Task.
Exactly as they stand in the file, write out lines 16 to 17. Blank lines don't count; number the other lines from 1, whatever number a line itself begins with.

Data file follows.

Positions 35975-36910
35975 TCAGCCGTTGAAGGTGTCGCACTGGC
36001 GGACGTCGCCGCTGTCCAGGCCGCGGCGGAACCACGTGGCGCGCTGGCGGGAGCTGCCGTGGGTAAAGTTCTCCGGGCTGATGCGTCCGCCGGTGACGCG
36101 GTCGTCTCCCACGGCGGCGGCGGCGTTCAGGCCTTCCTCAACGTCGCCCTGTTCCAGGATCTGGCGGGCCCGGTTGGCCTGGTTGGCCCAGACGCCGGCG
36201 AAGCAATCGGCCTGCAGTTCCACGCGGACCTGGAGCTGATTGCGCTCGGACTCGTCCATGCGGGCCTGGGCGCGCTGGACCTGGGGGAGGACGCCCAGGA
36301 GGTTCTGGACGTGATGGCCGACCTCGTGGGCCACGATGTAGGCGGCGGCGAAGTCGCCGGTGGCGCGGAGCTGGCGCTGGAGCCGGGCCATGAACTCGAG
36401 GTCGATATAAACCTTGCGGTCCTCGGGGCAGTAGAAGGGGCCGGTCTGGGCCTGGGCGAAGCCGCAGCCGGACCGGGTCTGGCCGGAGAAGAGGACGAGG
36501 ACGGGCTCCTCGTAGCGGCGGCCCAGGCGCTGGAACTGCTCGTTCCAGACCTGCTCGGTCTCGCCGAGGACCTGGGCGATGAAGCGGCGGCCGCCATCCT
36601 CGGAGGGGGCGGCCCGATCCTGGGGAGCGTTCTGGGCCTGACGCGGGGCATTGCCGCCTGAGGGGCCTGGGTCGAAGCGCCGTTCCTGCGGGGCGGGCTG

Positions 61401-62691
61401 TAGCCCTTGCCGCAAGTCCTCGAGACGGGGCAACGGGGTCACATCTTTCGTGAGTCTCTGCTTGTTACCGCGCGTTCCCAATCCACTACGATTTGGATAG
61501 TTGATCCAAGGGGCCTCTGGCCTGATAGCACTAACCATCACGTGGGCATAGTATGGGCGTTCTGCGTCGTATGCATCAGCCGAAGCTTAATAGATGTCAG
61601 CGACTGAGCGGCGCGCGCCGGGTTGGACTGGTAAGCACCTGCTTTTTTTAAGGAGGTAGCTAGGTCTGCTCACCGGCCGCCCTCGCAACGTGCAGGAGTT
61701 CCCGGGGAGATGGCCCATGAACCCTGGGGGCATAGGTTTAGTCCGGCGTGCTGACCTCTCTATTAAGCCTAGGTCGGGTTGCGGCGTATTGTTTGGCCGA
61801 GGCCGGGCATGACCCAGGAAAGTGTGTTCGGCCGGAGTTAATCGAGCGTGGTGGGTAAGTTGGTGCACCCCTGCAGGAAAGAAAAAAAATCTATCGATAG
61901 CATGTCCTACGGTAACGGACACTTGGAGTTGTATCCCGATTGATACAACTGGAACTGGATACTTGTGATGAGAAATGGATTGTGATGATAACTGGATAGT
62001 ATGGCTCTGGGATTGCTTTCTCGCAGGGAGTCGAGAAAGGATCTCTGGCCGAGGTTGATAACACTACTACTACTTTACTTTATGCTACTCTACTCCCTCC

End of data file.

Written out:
61901 CATGTCCTACGGTAACGGACACTTGGAGTTGTATCCCGATTGATACAACTGGAACTGGATACTTGTGATGAGAAATGGATTGTGATGATAACTGGATAGT
62001 ATGGCTCTGGGATTGCTTTCTCGCAGGGAGTCGAGAAAGGATCTCTGGCCGAGGTTGATAACACTACTACTACTTTACTTTATGCTACTCTACTCCCTCC